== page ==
Palazzo Mansi belonged to a family of silk merchants. It dates from the end of the XVI century to the beginning of the XVII.
It houses an interesting collection of paintings and several rooms where you can admire frescoes, old furniture and tapestries.
One of the highlights of the palace is a big dance hall with beautiful frescoes.
There is a lovely church in the square and other older well preserved structures. The old church was from 786 origin and it was destroyed in 940, to be re-built again in 970. The church is right on the main street of the town and the Sanctuary is also nearby. The old church got another face lift inside in 1640, and transitioned into 1800 for renovations. The campanile is 33 meters high
Walk down the main street -it is only 4 blocks- to the back entrance to the village. It has some real quite shops that are for daily shopping by locals. The machelleria, dolce neggozia, hardware store, clothing, etc. One of everything a person needs is there. It is a nice feeling to notice local environment in daily living. The main attraction is the chiesa. It was first founded by a monk that build Saint Quirico in 745. That led to continued grow in agriculture. The city of now 41,000 and has a derivitive name form the pharase "little house". It has a lot of substance in growing crops of cereal wheats, vegetables, olive oil and grapes, spread through the flat plains east of Lucca.
Main attractions are the villa tours of Mansi, Torrigiani and Reale. These are very nice tours and well worth the trip through each. A brief of each. Mansi is a restored but abut to decline open villa(windows and all) The frescoes are super, but fading due to climate/humidity. The baroque facade was added in 17th century. Villa Torrigiani was built in mid1500 and has had hard times, but the gardens are remaining intact. Villa Reale was built before 1500, ands Napoleon's sister who lived in Lucca built a great garden in the back. Only the garden can be visited, because a family occupies as a home. The web sites are shown below forvillas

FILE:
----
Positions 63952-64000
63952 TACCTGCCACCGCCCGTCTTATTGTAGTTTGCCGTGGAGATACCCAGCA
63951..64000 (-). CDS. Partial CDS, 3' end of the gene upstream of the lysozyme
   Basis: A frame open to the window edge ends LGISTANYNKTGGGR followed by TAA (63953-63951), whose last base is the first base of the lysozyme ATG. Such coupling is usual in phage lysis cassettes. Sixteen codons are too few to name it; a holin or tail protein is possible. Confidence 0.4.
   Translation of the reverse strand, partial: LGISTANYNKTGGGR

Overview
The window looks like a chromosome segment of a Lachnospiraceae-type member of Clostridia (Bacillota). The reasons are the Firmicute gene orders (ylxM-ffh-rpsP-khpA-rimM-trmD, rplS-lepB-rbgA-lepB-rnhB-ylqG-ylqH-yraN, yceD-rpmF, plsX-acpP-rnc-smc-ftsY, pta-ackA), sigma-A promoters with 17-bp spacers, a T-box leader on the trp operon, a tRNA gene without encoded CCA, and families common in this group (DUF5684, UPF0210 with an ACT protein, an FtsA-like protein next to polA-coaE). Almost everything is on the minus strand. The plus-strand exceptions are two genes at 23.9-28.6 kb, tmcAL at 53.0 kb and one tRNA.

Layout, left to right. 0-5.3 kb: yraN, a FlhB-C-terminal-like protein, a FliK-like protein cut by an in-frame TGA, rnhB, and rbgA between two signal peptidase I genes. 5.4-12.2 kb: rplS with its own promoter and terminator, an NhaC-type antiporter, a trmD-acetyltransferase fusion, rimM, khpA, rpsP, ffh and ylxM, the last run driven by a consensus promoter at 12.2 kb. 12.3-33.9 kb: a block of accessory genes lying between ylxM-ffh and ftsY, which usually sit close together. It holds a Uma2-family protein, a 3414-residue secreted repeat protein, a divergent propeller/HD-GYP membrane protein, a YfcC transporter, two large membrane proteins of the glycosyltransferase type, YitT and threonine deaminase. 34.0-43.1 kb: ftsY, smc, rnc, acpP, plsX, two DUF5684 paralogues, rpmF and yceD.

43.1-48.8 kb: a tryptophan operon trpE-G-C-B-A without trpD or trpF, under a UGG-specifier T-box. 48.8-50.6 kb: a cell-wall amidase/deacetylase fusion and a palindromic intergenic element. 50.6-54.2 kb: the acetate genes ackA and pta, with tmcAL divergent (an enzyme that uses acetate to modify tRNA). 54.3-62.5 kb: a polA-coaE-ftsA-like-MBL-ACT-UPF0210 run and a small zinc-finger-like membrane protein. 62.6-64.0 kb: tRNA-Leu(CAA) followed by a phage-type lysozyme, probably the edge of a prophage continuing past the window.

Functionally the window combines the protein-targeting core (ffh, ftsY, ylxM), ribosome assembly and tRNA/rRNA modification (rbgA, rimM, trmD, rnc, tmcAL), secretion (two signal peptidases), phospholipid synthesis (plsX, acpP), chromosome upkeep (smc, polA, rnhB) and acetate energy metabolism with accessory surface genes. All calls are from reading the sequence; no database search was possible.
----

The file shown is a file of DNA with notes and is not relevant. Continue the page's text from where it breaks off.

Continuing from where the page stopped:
If you're interested in seeing something of the 'outside' of the wall - I'd suggest contacting Serena and spending a morning riding around the river Serchio and learn something about the ways in which the river has changed and what is being done to look after the river.
Despite being told when I contacted them that an English speaking guide was not available - Serena speaks very understandable English and we enjoyed a lovely morning together.
Just a lovely way to enjoy the Tuscan countryside.
And it is very reasonably priced.
The Teatro del Giglio, a landmark of Lucca, is situated on the square of the same name. Very famous place offering a changing programme according to the season: Opera, Theater, Dance and Symphony.
It's known as the most ancient classic theater of Italy.
The Square is small and quiet, locked in as it is between the Duomo San Martino and the rather too large Piazza Napoleone.
The composer Giacomo Puccini is a child of Lucca and is forever honoured here. He was a piano accompanist at the Giglio in his early years as a musician, and returned to it years later as a composer. His operas were mounted there during his lifetime and received triumphantly. The list of his works played at Teatro del Giglio follows:
Edgar, September 1891
Manon Lescaut, September 1893
La Bohème, September 1896
La Bohème, Summer 1899
Tosca, September 1900